Criminal Defense Lawyer in Virginia

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Virginia Criminal Defense Attorney

Virginia is home to several great schools such as Virginia Military Institute (VMI), the University of Virginia, and Virginia Tech. It is also the home of the Cape Henry Lighthouse, the First State National Park, and other attractions. However, while the state is proud of the hospitality it extends to natives and tourists alike, it doesn’t mean that you won’t be subject to serious penalties for breaking the law while spending time here.

Offenses That State Officials Typically Deal With

State authorities in Virginia tend to handle cases such as drunk driving, larceny, or arson. Furthermore, offenses such as murder, sexual assault, or drug possession are also likely to be handled at the state level. Computer crimes or financial crimes may initially be investigated by state government agencies before being handed off to federal officials. This is often true if there is evidence suggesting that crimes occurred across state lines or that federal sources of funding were the targets of a fraud or money laundering scheme.

What to Know About Drunk Driving

Officially, you are driving while under the influence of alcohol if your blood alcohol level is .08% or higher. However, you can be charged with DUI simply for showing signs of impairment regardless of the results of a chemical test. It’s important to note that you can be taken into custody for DUI if you are under the influence of prescription or illicit drugs like cocaine or heroin.

Larceny May Describe Many Different Events

Generally speaking, larceny is a term used to describe any type of theft. However, whether you have actually committed a crime depends on the facts of the case.

Furthermore, larceny is not the same as burglary as you don’t have to steal anything to be guilty of burglary. It is also different from embezzlement as this offense involves stealing money or property that they have been entrusted with keeping.

Drug Possession Charges May Carry Serious Penalties

You may be charged with drug possession even if you’re found to have an amount sufficient for personal use only. You may face additional penalties if found in possession of a controlled substance near a school. In the event that you’re found with a significant amount of illicit materials on your person, you may be charged with intent to traffic or distribute, which may result in up to 40 years in prison depending on the substance at issue.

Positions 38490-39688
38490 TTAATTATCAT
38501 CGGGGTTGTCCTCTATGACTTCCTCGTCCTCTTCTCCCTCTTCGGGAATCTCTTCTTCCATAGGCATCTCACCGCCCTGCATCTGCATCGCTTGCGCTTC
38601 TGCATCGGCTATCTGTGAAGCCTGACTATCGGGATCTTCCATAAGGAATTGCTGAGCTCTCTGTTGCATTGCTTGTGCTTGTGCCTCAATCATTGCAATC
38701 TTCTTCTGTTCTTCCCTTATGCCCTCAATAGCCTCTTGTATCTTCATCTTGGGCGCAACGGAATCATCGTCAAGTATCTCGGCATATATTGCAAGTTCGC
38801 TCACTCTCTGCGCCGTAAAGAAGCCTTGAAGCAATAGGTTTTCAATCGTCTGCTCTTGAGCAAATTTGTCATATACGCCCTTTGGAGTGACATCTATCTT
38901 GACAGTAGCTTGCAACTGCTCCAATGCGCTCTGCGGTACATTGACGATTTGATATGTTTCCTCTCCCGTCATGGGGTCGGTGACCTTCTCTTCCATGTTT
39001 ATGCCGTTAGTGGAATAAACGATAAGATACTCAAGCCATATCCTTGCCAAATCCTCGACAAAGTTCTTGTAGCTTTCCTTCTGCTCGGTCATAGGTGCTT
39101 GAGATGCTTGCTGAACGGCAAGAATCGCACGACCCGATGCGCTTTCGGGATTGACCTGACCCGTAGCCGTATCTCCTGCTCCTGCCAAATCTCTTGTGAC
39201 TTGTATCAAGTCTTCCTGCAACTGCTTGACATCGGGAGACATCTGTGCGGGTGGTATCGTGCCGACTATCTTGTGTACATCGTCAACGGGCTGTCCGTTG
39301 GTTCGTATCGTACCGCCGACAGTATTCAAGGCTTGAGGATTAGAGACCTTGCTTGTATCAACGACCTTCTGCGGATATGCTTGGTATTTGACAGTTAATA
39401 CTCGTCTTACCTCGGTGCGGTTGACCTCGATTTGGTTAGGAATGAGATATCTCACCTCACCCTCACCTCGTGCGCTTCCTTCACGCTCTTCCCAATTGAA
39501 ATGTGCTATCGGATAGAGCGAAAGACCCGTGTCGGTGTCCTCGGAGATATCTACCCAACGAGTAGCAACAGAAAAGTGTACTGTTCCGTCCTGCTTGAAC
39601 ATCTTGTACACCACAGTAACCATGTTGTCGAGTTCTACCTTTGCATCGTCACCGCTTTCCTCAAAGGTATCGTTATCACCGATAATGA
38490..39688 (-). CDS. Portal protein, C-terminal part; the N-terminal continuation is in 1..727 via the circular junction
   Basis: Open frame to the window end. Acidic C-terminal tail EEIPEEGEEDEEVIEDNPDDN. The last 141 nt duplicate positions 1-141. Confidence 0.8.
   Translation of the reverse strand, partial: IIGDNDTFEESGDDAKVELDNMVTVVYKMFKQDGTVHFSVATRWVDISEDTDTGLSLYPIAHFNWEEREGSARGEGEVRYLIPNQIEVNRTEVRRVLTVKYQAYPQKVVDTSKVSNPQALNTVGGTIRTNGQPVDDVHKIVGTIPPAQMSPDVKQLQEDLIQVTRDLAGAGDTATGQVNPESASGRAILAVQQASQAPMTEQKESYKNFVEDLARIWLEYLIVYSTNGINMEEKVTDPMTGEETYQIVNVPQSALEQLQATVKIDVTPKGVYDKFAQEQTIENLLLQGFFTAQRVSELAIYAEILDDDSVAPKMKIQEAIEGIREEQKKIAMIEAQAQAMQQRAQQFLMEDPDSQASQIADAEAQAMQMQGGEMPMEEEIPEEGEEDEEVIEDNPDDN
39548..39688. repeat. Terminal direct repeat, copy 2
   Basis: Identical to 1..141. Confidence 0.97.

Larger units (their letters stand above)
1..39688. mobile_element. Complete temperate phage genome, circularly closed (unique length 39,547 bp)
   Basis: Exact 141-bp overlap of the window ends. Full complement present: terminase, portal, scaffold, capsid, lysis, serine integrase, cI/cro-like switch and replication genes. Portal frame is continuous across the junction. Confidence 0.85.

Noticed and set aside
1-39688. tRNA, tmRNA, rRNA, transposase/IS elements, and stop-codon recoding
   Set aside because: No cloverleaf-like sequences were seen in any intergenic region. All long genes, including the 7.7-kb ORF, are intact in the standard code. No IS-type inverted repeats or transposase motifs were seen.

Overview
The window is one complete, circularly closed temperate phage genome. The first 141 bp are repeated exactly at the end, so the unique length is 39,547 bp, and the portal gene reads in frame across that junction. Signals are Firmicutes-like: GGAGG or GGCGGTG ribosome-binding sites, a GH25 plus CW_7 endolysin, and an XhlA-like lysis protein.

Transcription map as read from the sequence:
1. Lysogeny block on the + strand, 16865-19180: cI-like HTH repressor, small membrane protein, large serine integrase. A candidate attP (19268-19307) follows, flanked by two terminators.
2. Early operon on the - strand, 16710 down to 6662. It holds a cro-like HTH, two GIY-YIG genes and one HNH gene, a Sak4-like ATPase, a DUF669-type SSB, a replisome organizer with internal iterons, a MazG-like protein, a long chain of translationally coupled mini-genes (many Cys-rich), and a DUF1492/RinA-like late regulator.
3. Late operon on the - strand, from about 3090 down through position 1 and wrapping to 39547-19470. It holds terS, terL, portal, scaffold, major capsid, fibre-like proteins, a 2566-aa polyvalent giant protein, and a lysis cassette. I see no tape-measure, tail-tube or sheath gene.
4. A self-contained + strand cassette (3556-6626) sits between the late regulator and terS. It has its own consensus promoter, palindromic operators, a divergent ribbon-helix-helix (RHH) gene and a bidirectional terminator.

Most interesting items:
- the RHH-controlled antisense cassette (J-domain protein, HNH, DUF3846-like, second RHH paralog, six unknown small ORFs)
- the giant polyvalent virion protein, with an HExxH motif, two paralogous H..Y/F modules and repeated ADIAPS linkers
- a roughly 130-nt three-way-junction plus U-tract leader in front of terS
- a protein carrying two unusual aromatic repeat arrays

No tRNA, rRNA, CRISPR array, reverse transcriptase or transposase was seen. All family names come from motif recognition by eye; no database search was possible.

Put our highly experienced team on your side

Brian J. Kuester
Brian J. Kuester

Former U.S. Attorney

Former DA

Amanda Marshall
Amanda Marshall

Former U.S. Attorney

Local Counsel

Joe Brown
Joe Brown

Former U.S. Attorney
& Former District Attorney

Local Counsel

John W. Sellers
John W. Sellers

Former Senior Trial Attorney
U.S. Department of Justice

Local Counsel

John W. Sellers
Linda Julin McNamara

Former Chief, DOJ Appeals

Local Counsel

Elizabeth Stepp
Elizabeth Stepp

Litigation Counsel

Aaron L. Wiley
Aaron L. Wiley

Former Federal Prosecutor

Local Counsel

Roger Bach
Roger Bach

Former Special Agent (OIG)

Timothy E. Allen
Timothy E. Allen

Former Senior Special Agent

Chris Quick
Chris Quick

Former Special Agent (FBI & IRS-CI)

David M. Bentz
David M. Bentz

Former U.S. Secret Service Agent

Ray Yuen
Ray Yuen

Former Supervisory Special Agent (FBI)

Why Hire a Virginia Criminal Defense Attorney?

Regardless of the crime that you’ve been charged with, you could face penalties such as probation, jail or prison time, or a fine. You may also have trouble obtaining student loans, getting an apartment, or finding a job if you have a criminal record.

Therefore, it is generally in your best interest to hire an attorney the moment that you are named in an investigation or arrested. Doing so may reduce the odds that you say or do something that might incriminate yourself or otherwise help the government do its job.

It’s important to remember that you have the right to remain silent and that anything you say can be used against you in court. This is generally true whether you make a statement during an interrogation, to a friend at work, or on social media. Your attorney will likely make you aware of this and encourage you to refrain from discussing your case for any reason.

In addition, your representative will likely gather exculpatory evidence or figure out ways to cast doubt on evidence that the government plans to use against you. Finally, an attorney may be able to talk to the media on your behalf or otherwise control the narrative in your case. This may be especially beneficial if you are involved in a high profile proceeding or are worried that a potential jury pool might be tainted if the state’s words go unchecked.